ISRAELI TROOPS PUSH FARTHER INTO GAZA TO HALT ROCKETS
By GREG MYRE and STEVEN ERLANGER
Published: July 6, 2006
GAZA, Thursday, July 6 — Large numbers of Israeli tanks and troops moved deeper
into northern Gaza early this morning to take up new positions
near former Israeli settlements, abandoned and destroyed a year ago.
The deeper incursion, by tanks and armored personnel carriers with their
headlights off, began just before 2 a.m., hours after the government ordered the military to expand its operations against
Hamas in both the West Bank and Gaza Strip.
The goal is to free a captured Israeli soldier
and halt Palestinian rocket fire that has begun to penetrate deeper into Israel.
On Wednesday, two Palestinian rockets fired
from Gaza struck Ashkelon; another had landed there the day
before. Hamas took responsibility for the attacks. No serious injuries were reported.
Israeli officials said the security cabinet,
meeting in special session, did not specifically authorize the establishment of a long-term buffer zone within northern Gaza.
But the previous troop position, about half
a mile inside the border, did little to prevent more rocket fire into Israel.
Plans originally drawn up by the army called for a deeper incursion into northern Gaza, along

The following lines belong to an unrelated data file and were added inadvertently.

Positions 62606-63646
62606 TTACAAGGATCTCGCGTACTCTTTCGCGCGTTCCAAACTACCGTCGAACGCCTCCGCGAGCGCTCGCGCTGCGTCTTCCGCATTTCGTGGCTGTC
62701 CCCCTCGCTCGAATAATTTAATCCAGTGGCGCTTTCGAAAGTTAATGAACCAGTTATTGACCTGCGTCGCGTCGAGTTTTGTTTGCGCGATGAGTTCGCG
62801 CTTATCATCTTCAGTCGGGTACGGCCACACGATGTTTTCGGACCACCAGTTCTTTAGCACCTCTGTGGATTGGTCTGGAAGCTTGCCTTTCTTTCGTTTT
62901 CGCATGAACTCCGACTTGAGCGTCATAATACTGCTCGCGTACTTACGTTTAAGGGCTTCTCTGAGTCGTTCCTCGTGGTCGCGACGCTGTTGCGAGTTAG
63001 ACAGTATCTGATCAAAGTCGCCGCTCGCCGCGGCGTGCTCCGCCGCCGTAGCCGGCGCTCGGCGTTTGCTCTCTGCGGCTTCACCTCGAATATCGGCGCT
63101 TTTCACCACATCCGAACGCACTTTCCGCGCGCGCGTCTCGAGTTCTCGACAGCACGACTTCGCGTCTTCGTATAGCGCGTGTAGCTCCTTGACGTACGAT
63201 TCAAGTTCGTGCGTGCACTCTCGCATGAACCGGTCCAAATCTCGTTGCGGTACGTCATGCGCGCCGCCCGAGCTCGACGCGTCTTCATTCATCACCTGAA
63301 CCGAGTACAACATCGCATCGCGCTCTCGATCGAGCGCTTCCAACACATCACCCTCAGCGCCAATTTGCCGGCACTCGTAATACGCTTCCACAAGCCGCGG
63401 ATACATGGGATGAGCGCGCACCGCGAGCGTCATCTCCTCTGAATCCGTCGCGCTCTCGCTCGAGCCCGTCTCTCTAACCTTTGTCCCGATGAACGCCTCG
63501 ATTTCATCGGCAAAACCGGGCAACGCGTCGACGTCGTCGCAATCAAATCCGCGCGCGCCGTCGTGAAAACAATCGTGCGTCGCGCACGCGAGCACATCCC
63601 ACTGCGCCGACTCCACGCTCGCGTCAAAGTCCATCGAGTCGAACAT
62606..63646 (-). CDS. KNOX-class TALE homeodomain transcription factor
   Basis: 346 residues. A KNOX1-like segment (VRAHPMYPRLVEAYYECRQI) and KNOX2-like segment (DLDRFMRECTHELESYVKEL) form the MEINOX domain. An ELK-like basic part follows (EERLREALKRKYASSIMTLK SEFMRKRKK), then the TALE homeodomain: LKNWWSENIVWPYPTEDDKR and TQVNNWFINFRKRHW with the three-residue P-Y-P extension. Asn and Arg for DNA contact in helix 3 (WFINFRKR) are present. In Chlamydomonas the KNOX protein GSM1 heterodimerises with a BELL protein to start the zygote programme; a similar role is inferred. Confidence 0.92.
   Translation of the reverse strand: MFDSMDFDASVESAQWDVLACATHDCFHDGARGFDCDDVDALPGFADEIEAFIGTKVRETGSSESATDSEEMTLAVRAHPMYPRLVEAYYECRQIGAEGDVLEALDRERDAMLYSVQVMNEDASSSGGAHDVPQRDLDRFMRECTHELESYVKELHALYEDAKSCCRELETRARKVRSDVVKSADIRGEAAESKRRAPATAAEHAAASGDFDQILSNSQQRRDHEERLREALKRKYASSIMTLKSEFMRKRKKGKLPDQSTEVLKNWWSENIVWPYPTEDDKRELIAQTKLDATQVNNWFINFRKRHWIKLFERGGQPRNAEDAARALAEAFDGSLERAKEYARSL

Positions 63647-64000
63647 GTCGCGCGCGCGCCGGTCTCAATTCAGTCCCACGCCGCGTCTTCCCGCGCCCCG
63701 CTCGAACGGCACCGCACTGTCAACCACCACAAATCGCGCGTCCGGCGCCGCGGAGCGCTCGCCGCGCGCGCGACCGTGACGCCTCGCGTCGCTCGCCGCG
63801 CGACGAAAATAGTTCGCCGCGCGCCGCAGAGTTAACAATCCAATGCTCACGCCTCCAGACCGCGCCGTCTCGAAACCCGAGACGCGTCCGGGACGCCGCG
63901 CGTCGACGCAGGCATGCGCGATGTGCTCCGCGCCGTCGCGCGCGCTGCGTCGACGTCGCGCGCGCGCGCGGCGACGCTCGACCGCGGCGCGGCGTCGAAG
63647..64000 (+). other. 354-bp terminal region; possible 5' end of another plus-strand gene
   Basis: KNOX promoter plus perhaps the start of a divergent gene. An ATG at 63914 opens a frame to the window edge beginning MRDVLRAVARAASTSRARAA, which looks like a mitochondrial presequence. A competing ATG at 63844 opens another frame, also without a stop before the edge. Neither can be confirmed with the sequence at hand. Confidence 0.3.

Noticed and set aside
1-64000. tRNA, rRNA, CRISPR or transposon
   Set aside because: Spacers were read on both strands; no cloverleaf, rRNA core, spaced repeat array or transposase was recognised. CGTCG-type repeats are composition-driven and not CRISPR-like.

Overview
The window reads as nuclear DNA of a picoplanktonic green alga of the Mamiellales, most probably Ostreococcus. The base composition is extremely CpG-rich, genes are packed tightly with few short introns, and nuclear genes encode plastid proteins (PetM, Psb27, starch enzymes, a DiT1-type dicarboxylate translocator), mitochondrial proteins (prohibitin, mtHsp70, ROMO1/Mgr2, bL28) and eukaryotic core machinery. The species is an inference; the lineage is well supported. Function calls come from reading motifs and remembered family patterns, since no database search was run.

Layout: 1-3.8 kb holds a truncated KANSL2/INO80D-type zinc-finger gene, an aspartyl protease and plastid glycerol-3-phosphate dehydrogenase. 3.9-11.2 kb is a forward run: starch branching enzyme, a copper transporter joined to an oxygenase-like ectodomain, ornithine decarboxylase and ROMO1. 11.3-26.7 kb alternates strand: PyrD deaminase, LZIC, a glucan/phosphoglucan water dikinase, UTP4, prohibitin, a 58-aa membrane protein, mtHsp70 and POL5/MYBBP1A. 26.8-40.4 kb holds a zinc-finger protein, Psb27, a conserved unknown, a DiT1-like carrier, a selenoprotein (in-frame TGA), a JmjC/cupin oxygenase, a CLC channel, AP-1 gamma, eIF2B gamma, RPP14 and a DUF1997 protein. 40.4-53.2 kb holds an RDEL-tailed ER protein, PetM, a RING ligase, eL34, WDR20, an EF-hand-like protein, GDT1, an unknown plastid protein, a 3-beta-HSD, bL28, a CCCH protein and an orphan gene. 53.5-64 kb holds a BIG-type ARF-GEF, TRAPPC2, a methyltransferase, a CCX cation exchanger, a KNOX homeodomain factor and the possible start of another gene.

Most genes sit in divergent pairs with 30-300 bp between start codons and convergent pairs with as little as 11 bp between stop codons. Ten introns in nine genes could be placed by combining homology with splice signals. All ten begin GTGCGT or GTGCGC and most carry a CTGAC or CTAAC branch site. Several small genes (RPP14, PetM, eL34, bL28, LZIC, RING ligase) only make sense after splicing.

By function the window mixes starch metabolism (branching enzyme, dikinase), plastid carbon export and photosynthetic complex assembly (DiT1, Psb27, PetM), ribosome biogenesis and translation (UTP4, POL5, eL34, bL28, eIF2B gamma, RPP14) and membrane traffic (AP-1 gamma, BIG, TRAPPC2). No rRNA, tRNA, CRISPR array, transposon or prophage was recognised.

with the current deployment in southern Gaza near Rafah, where
the captured soldier, Cpl. Gilad Shalit, is believed to be held.
On Wednesday night, two Palestinians, a policeman
and a Hamas militant, were killed by an Israeli shell near Sudania beach in northern Gaza,
according to Palestinian officials. The Hamas militant was laying a mine near a police barracks when Israel fired a shell and a missile at him, also wounding seven Palestinian policemen.
Early Thursday, another Hamas militant was killed in an airstrike, Reuters reported.
A journalist and a driver from Al Jazeera television
were reportedly wounded when their car was fired upon by Palestinian militants in Beit Hanoun who believed they were undercover
The two-engine Qassam rocket that hit Ashkelon
on Tuesday evening was fired from the rubble of former Israeli settlements in northern Gaza
and traveled seven and a half miles, according to the Israeli Army. By contrast, the range of the single-engine rockets fired
by militants is less than six miles, although they also possess some industrially manufactured Katyusha rockets, with a range
of almost 14 miles.
Prime Minister Ehud Olmert, speaking at a Fourth
of July party at the home of the American ambassador to Israel, Richard
H. Jones, called the first Hamas rocket to hit Ashkelon, a city of some 115,000 people and
the site of a major power plant, "an escalation without precedent." Hamas warned that its arsenal contained other surprises.
The Israeli cabinet said in its communiqué,
"Against the background of the abduction and the continued firing of rockets and mortars, including the firing of a Qassam
rocket at Ashkelon, preparations must be made in order to bring about a change in the rules of the game and in the modus operandi
vis-à-vis the Palestinian Authority and Hamas." Hamas won legislative elections in January.